After recovering, COVID-19 patients struggle to know when to stop isolating

New York Prepares As Covid-19 Cases SurgePhoto by John Nacion/NurPhoto via Getty Images

Reyhan Harmanci is feeling better. After cycling through an illness she thinks was COVID-19, with headache, fever, and nausea, her symptoms started to subside. But she lives in Brooklyn, New York with her husband, who’s still sick, and her young kids — and it’s getting harder to schedule a grocery delivery.

There’s a store around the corner, but Harmanci says she’s still struggling to figure out when it’s safe for her to leave the house without infecting other people. “Everyone has a doctor friend or doctor relative who is going to tell you different things,” she says. She’s heard that she should wait seven days without fever, or seven days without any symptoms, or even as long as 40 days.

Right now, the Centers for Disease Control…

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Author: Nicole Wetsman

Zoom faces a privacy and security backlash as it surges in popularity

Zoom has exploded in popularity as people turn to video calling software amid the ongoing coronavirus pandemic. The moment of huge growth has seen Zoom rocket to the top of iOS and Android app stores as people gather around it for yoga classes, school lessons, and virtual nights out. Even the UK government has been holding daily cabinet meetings over Zoom.

With all this extra attention, Zoom is now facing a huge privacy and security backlash as security experts, privacy advocates, lawmakers, and even the FBI warn that Zoom’s default settings aren’t secure enough. Zoom now risks becoming a victim of its own success.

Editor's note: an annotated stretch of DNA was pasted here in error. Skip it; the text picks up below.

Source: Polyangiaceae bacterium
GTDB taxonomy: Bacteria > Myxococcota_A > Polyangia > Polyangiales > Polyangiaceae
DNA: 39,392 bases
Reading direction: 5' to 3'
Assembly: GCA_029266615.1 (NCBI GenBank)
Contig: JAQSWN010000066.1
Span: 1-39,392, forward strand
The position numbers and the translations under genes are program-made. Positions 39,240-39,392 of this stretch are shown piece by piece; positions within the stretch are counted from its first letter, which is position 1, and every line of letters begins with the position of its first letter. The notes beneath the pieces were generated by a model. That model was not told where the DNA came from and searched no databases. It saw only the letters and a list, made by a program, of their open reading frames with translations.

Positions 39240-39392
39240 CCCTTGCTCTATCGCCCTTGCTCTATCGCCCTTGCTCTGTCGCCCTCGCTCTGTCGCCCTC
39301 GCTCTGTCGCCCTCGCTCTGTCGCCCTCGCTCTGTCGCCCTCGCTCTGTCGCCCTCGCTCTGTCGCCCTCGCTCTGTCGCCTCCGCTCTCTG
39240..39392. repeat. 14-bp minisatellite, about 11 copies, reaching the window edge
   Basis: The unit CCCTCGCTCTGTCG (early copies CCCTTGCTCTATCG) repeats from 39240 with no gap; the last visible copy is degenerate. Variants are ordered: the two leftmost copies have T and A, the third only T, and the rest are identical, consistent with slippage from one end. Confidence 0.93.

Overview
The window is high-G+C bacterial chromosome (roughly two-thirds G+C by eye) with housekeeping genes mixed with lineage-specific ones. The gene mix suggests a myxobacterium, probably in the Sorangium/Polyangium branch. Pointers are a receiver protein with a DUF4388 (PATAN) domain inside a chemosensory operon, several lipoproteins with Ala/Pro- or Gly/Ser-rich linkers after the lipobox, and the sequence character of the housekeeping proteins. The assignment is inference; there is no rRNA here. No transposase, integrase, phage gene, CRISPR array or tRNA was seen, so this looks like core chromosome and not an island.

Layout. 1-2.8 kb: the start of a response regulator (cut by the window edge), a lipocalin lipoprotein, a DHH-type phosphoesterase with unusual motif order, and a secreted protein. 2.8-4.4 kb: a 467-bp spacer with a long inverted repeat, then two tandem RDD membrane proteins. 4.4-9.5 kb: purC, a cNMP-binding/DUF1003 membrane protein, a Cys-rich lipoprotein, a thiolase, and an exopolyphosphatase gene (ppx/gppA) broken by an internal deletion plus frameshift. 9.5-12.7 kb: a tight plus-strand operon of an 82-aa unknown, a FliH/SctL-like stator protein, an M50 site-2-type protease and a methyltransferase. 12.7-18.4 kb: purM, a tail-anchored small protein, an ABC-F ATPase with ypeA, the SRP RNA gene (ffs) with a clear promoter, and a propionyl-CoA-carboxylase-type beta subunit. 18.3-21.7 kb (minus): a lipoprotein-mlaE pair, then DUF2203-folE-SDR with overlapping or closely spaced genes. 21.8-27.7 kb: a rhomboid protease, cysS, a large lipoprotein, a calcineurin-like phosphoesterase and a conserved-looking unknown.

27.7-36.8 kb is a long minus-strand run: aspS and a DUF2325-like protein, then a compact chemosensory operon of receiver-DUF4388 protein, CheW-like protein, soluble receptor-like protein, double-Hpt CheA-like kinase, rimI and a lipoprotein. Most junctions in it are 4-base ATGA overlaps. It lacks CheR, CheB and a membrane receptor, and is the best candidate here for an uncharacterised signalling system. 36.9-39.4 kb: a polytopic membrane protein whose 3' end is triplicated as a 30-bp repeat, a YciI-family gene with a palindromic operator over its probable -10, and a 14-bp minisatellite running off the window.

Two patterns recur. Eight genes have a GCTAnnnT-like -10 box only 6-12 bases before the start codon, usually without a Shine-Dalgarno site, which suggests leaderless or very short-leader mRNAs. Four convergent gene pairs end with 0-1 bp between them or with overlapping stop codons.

Zoom has battled security and privacy concerns before. Apple was forced to step in and silently remove Zoom software from…

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Author: Tom Warren

Android is losing the Dark Sky weather app, now what?

Dan Seifert / The Verge

When Amazon bought Eero just over a year ago, I wrote that the whole thing felt disappointing. It was a small, independent company that made a tech product people loved in part because it was made by a small, independent company. But it got purchased by a big tech company and so we had to worry what the big tech company would do with the small, independent company. We had to worry about what would happen to the product we loved, and also worry that the fate of all good, small companies is to get absorbed by a giant one.

Anyway, Apple acquired the popular weather app Dark Sky yesterday.

For iPhone users, the Dark Sky app will continue to exist and continue to cost $3.99. It will continue to provide hyper-local weather forecasts that are…

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Author: Dieter Bohn